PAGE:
Welcome to Friday.
This week we’re continuing a series on economics (stifle that yawn, bwah!) made possible by the current hellscape—er—climate that we’re all living in. Inflation is a sumbich but retail sales are rising, apparently we’re going to run out of avocados as early as next week, Shopify stock is in the toilet, and Nestlé clocked $13.5B in eCom revenue in 2021.
All of the above help us to prove out the existence of a Giffen Good.
What’s a Giffen Good?
When originally proposed in Principles of Economics (Marshall, 1890), it was a theoretical paradox: is there a type of inferior good (a staple like bread or cheese, etc.) that, as it became more expensive, it would increase in demand? Author Alfred Marshall credited Scottish statistician Sir Robert Giffen with the theory and the rest is history that economics students everywhere have to remember just long enough to forget after the quiz.
Let’s put this in millennial terms. Your bread for avocado toast is likely to get much more expensive in the next few weeks. As the mushygreen oilfruit disappears from store shelves due to the Mexican avo embargo, millennials will do without and double down on meat and cheese for “charcoochie” boards, paradoxically the demand for bread will increase as we compensate for the lack of avocado. As Giffen predicted, this rise in demand will cause a rise in price as there is higher demand for a constrained supply.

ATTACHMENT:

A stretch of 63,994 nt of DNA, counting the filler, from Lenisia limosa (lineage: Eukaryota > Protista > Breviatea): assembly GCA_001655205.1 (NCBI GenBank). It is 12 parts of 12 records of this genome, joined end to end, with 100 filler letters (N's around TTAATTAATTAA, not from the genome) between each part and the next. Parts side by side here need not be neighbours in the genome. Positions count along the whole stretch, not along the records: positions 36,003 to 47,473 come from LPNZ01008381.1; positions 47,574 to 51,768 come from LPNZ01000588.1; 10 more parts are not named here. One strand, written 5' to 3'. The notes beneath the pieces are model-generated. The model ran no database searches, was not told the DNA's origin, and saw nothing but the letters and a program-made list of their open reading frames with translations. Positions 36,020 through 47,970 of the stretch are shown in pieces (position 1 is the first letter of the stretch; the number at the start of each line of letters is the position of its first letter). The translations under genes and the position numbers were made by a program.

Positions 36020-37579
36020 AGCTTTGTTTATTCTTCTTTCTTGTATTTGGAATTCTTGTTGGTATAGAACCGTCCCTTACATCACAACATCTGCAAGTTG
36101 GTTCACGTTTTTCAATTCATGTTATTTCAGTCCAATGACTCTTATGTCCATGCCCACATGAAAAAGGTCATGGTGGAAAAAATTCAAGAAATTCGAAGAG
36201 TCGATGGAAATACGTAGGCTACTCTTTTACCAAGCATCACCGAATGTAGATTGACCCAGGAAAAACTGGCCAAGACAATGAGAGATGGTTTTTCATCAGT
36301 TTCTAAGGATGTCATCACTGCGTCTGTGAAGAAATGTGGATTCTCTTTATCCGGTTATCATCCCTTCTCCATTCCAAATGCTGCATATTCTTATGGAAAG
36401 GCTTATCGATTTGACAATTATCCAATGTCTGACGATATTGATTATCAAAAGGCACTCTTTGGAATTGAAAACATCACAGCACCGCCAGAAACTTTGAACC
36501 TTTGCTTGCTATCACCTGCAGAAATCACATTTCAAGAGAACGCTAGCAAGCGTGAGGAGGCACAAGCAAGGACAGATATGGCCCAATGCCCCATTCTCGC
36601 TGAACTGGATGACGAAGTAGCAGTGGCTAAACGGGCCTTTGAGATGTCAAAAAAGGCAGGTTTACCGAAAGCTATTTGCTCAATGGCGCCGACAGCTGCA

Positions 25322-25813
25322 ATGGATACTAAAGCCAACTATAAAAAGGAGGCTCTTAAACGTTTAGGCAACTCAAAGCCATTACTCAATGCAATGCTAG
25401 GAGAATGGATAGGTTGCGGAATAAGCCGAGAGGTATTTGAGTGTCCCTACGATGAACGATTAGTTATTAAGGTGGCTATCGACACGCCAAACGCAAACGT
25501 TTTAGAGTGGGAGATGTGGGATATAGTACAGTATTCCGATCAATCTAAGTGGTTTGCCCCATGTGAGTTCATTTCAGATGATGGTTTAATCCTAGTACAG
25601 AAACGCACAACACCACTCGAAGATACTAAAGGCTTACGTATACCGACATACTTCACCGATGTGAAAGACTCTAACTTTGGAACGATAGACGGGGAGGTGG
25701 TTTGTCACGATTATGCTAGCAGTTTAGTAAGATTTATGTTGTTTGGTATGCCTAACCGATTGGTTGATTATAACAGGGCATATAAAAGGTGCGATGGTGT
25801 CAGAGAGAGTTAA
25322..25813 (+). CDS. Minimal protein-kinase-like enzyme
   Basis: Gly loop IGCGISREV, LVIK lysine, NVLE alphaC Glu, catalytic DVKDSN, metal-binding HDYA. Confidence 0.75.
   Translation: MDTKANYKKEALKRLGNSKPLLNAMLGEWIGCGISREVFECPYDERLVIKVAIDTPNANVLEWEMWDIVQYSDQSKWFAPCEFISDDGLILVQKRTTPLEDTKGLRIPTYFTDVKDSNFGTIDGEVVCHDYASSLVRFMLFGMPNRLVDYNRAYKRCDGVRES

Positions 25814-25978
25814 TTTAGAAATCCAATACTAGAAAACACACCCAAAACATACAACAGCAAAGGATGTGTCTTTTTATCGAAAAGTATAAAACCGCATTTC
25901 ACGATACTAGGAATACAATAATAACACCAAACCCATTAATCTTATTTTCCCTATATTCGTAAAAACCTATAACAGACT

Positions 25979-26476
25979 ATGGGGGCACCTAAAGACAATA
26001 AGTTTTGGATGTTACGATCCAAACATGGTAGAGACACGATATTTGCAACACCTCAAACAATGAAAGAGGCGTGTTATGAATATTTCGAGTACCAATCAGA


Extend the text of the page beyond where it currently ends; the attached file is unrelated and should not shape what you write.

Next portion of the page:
Congrats you now understand Giffen Goods.
Why does it matter?
The U.S. Commerce Department retail sales numbers for 2021 were enlightening. Firstly, retail sales rose markedly from 2020 to 2021. Notably, though, eCom fell for the first time as a percentage of the total retail volume. This signals that “reopenings” really did have an impact on the growth of eCom. As the Nestle results show, more and more of CPG is shifting to digital, where limits around price elasticity testing, and a higher fee for the added convenience, are often tested. As a channel, eCom is subject to higher volatility around inventory and pricing.
Finally, if reopenings and fears around inflation are causing a deceleration in eCom’s growth, that could signal problems for us here in the retail industry. As higher-order goods go through periods of relative unavailability, it could push the price of inferior goods up. If Big Tech and high-growth eCom stoke fears around the earnings potential of the tech workers employed at those companies (think Shopify, for instance) we could see a brain drain in our industry as high-paid technologists move to other areas with vast amounts of liquidity and higher earnings potential (read: crypto). Many of those workers are paid with RSUs, something that Amazon may be ahead of the rest of the industry on as it slowly increases base salary and winds down stock-heavy compensation.
Between Veblen Goods and Giffen Goods sits the middle class — wildly underserved and overlooked. May they not be forgotten.
Have a great weekend, and enjoy your avocado toast.
P.S. at publication time it’s now come to light that the avocado ban has now lifted. So… as you were, I guess? ¯\_(ツ)_/¯